His father, Warrant Officer Hendrik Tsietsi Monene, was one of the first victims of the upheaval in Marikana, Rustenburg, in August 2012.
His death nearly destroyed him, but Godfrey pursued his father’s dream of education. Earlier this year he graduated with 10 distinctions from Rosebank College, achieving a national diploma in journalism.
For Godfrey, the devastating news arrived on August 13, of that year, when the then 19-year-old saw the first news reports emerging about officers killed by angry miners.
A friend had called telling him how awful it was and he immediately turned on his TV.
His father was deployed to the area as part of a special riot unit to try to calm tensions, but the anger of the resident mineworkers had escalated beyond expectations.
When Godfrey’s mother saw the news, she immediately told him he was not allowed to watch the reports - or any TV - until she knew what was going on.
He remembers watching his distressed mother and aunt leave their home, and when the coast was clear, trying to call his father’s cellphone. No answer.
He tried to call his father’s colleague in the service. The same. But when his mother returned in tears, he immediately understood that his father was dead.
“It was devastating. It was heartbreaking. I think she didn’t want to tell me (at first) because of how close (me and my father) were He always used to tell us not to worry about him.”
The next few weeks were a blur of sadness and rage. The once calm young man was causing fights in his community, but also becoming more withdrawn.
As his mother’s anxiety about his mental state grew - she believed he was suicidal - the police helped find a psychiatrist to counsel him.
He remembers telling his doctor how he wanted to become a police officer, to find the men responsible for his father’s death and get revenge.
“My psychiatrist told me revenge was just going to waste my time and drag me down I realised that becoming a police officer should be about helping my community, not getting revenge,” Godfrey recalls.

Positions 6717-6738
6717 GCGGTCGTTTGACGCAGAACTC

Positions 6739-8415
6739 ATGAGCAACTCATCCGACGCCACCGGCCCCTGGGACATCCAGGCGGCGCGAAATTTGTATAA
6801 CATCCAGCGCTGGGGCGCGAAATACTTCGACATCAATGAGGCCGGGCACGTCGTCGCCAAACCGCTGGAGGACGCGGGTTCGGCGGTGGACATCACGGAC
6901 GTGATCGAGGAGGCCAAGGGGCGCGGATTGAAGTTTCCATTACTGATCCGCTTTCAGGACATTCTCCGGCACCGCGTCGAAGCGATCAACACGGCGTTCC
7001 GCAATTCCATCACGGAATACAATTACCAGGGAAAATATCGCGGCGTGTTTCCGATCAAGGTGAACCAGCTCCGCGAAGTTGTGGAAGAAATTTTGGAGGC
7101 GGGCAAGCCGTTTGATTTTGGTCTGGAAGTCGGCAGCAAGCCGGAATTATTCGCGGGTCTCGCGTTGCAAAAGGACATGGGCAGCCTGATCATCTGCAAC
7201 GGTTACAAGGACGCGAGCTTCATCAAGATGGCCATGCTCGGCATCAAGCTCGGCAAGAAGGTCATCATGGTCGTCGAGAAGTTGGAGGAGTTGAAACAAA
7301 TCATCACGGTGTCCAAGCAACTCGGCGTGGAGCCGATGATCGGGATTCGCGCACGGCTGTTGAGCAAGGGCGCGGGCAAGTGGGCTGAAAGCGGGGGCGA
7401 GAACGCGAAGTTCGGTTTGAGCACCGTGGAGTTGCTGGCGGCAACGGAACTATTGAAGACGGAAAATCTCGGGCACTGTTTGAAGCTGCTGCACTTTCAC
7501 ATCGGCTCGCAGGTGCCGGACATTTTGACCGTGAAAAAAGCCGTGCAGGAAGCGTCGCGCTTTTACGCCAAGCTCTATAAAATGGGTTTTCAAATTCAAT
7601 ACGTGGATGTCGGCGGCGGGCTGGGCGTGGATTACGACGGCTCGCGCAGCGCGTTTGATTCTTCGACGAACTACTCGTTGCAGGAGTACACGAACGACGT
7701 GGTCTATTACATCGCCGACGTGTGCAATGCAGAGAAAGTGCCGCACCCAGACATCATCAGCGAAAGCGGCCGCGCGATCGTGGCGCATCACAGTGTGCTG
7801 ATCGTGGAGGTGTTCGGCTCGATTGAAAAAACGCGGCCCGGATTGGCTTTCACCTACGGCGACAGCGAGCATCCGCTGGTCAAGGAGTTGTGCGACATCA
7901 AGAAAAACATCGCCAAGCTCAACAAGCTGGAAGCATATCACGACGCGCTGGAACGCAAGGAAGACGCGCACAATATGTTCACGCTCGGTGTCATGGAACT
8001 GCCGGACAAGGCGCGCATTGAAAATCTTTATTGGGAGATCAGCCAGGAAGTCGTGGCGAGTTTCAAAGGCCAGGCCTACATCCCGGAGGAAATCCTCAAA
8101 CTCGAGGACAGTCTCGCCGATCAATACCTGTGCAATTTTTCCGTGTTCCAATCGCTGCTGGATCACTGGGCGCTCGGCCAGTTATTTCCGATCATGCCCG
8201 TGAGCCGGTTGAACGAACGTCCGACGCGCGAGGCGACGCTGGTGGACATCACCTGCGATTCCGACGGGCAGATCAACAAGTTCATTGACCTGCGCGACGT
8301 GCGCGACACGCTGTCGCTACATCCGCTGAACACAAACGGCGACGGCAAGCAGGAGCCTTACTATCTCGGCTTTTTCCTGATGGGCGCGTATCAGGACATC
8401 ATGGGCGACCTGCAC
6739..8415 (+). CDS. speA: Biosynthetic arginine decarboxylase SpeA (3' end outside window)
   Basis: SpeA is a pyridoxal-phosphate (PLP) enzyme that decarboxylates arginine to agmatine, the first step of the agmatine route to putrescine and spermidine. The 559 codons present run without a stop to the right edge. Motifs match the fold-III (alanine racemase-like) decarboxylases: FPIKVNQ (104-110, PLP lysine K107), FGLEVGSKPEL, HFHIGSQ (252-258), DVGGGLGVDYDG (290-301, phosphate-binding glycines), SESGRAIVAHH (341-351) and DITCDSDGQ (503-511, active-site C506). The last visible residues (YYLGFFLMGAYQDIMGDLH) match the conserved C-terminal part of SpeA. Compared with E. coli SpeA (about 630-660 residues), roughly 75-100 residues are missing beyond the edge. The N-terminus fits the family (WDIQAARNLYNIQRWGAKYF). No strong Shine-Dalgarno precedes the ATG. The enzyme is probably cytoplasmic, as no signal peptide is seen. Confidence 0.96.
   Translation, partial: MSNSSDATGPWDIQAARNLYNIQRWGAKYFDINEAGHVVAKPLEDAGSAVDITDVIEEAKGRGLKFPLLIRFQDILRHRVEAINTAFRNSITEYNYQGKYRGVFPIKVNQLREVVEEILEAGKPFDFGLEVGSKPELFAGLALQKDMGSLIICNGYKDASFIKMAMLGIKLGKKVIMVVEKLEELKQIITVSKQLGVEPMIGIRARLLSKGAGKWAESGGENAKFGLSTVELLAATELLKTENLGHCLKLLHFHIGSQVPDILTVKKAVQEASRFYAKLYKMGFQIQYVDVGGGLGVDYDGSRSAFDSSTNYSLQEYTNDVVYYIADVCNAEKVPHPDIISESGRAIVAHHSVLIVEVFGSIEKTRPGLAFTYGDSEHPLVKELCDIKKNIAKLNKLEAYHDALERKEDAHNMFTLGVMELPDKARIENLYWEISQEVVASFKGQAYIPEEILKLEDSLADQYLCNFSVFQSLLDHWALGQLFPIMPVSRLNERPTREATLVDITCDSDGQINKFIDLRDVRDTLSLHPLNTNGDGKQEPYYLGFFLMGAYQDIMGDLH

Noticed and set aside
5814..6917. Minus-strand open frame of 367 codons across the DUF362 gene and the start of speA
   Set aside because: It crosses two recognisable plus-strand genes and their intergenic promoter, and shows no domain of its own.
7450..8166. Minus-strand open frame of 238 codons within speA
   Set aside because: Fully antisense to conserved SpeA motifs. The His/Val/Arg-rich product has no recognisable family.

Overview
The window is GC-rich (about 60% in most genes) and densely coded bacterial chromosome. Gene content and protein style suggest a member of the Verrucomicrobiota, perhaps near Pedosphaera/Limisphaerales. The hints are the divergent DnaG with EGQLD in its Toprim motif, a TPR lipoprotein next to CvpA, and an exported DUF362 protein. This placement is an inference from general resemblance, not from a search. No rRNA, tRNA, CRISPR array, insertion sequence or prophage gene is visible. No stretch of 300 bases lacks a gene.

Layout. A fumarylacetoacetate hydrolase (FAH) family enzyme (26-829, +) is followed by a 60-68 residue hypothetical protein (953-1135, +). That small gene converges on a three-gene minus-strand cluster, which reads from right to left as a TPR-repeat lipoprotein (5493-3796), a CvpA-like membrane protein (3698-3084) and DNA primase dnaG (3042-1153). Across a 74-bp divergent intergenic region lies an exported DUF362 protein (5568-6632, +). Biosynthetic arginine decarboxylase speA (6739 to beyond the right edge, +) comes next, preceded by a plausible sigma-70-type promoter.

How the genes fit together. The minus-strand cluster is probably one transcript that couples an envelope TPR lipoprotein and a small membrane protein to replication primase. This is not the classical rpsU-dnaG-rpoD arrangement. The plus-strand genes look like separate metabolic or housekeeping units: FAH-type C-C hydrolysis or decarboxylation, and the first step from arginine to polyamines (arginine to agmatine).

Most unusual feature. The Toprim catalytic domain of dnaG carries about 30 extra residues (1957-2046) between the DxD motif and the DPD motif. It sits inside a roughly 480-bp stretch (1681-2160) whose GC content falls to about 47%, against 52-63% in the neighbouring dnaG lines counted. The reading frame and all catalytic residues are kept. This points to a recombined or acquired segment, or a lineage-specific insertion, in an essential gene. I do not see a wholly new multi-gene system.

Over the six months of therapy, he learnt to open up about his emotions surrounding his father’s death, but it also allowed him to figure out how best to take his life forward.
“My father always told me education was key I had been drifting away from the path he paved for me. So I wanted to complete my studies."
With the support of the SA Police Service Education Trust (Sapset) could further his studies.
Lieutenant-Colonel Katlego Mogale, the national police spokeswoman, said the Sapset was established in 2010 and its mandate was to look after the educational interests of the children of deceased members of the police when the applicable criteria are met.
“The vision of the trust is to provide the best education and training for the development of children of employees of the SAPS who died in the line of duty. The Sapset stepped in to ensure that this vision was kept alive and that children of deceased employees were looked after, not only financially, but also through emotional support.”
Now that Godfrey has graduated he wants to keep studying.
While he has a strong interest in journalism, he also wants to pursue studies in psychology.
“My dad was a helper. He always wanted to help people. I want to do the same.”
To other families who have experienced similar tragedies, Godfrey offers: “Never give up on life. I wanted to commit suicide, but one death in the family was enough.
"Life does go on.
"You can face any challenges My message is to always study. Always be prepared and never refuse help.”
With the fifth anniversary of the Marikana massacre coming up in August, Godfrey has been asked to make a speech about his experiences over the past few years, to help inspire other grieving families.